Meteorites provide us with laboratory samples from distant bodies including asteroids, comets, the moon, Mars and even ancient stars. Witnesses to the extraordinary event when one is seen to fall from the sky, or anyone finding a sample on the ground, also have a story to tell. It's a potent mix for science communication, not just by scientists but to scientists.
Professor Colin Pillinger was awarded the Royal Society Michael Faraday Prize in recognition of his excellence in communicating science.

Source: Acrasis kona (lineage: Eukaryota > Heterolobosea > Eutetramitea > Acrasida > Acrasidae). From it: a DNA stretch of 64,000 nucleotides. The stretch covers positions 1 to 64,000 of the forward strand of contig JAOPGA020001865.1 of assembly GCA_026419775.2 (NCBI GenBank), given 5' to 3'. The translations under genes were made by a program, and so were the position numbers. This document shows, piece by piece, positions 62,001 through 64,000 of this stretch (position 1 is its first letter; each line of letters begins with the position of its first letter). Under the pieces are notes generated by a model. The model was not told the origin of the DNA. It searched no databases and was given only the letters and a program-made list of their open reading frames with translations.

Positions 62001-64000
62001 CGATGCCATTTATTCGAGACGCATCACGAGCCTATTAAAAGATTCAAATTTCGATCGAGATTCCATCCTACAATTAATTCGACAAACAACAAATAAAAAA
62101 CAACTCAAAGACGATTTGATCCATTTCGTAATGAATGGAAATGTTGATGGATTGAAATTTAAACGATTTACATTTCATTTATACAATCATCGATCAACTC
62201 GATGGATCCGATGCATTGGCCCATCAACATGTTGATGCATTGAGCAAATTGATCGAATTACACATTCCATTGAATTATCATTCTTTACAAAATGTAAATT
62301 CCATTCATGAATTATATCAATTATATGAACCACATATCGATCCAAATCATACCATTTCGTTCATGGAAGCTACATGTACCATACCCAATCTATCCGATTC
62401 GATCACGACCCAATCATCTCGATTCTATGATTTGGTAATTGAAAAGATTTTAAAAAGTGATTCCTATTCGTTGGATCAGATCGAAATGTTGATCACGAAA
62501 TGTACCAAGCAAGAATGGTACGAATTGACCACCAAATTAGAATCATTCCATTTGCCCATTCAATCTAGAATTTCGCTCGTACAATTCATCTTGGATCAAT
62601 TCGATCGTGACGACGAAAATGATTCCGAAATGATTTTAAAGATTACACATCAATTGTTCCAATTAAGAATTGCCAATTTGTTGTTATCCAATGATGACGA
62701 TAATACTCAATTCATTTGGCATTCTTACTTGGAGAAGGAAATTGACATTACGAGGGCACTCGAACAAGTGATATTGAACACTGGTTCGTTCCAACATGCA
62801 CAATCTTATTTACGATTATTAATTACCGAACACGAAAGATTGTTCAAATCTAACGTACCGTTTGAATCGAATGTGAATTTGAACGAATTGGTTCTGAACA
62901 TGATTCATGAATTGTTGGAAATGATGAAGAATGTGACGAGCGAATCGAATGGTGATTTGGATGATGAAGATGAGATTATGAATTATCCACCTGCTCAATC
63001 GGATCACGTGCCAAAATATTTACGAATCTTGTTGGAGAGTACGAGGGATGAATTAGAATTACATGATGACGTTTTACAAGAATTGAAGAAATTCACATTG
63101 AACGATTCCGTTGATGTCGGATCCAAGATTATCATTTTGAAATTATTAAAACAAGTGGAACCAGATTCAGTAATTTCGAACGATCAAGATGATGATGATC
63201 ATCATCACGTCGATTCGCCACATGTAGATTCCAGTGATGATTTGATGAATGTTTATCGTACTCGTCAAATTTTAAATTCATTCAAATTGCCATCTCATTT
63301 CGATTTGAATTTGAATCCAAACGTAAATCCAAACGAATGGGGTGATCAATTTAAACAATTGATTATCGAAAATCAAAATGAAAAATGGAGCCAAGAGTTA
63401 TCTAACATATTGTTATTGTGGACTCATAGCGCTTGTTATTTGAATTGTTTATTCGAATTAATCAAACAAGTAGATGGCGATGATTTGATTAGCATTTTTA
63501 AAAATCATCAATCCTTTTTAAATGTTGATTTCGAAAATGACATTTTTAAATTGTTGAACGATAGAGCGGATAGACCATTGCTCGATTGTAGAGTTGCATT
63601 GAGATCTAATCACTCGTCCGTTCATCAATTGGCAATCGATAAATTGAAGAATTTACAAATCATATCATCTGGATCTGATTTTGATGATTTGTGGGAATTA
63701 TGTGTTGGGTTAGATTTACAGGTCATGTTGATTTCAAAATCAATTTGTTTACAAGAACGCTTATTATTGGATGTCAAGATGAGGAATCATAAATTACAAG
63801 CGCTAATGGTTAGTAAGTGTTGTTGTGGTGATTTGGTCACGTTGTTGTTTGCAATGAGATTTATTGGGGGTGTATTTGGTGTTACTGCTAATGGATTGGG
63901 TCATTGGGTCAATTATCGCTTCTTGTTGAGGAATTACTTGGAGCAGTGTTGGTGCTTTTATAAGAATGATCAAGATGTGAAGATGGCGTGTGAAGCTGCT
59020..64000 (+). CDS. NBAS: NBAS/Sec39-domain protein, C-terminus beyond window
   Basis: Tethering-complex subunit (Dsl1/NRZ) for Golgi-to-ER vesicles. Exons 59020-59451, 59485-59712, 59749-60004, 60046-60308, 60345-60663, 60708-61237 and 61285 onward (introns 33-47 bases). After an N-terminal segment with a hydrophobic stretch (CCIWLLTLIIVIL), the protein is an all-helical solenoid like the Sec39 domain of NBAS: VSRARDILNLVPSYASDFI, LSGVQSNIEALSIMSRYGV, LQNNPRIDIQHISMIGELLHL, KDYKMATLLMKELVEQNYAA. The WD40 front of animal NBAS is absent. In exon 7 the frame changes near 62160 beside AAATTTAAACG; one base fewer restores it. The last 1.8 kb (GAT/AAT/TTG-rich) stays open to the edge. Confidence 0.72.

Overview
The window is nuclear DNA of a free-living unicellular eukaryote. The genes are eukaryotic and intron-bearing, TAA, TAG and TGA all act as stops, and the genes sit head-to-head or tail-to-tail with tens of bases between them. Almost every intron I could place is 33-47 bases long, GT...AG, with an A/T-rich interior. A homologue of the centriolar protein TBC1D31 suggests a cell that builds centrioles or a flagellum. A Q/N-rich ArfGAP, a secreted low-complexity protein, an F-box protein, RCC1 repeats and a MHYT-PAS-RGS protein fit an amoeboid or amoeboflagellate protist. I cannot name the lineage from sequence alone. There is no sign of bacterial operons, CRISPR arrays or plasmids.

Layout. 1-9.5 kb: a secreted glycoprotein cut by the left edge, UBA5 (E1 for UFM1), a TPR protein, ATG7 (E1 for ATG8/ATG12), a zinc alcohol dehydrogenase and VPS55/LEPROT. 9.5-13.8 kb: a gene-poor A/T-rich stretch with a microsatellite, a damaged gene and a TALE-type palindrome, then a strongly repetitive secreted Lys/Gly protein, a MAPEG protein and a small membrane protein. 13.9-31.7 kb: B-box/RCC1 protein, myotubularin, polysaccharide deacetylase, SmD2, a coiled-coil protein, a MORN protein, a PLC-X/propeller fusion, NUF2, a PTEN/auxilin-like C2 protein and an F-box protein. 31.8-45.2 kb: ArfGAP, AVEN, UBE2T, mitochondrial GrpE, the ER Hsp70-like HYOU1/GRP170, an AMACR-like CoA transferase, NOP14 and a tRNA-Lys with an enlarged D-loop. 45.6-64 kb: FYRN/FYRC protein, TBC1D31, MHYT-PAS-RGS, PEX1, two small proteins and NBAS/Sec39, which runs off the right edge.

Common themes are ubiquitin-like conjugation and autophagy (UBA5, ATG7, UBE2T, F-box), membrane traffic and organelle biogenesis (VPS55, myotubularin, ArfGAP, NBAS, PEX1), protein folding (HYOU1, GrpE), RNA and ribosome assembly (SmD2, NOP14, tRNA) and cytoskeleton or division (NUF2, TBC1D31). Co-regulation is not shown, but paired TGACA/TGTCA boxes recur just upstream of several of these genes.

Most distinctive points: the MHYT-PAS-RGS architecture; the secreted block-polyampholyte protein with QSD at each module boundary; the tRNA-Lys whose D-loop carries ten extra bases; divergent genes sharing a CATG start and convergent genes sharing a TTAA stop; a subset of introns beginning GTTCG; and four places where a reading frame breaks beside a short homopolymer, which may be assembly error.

Colin Pillinger is Professor of Planetary Sciences at the Open University. His research interests include designing unique instruments to analyse extraterrestrial samples. During his forty year career he has made more than a thousand contributions to scientific literature, and also found time to be one of Britain's foremost science communicators, contributing dozens of popular articles in newspapers and magazines as well as giving hundreds of public lectures. After analysing a number of meteorites from Mars and finding tantalising evidence of the existence of life there, he conceived the Beagle 2 mission to land on the Red Planet to confirm his discoveries. Throughout the project he filled over thirty notebooks recording the daily happenings which form the basis of his autobiographical account of the mission - "My life on Mars".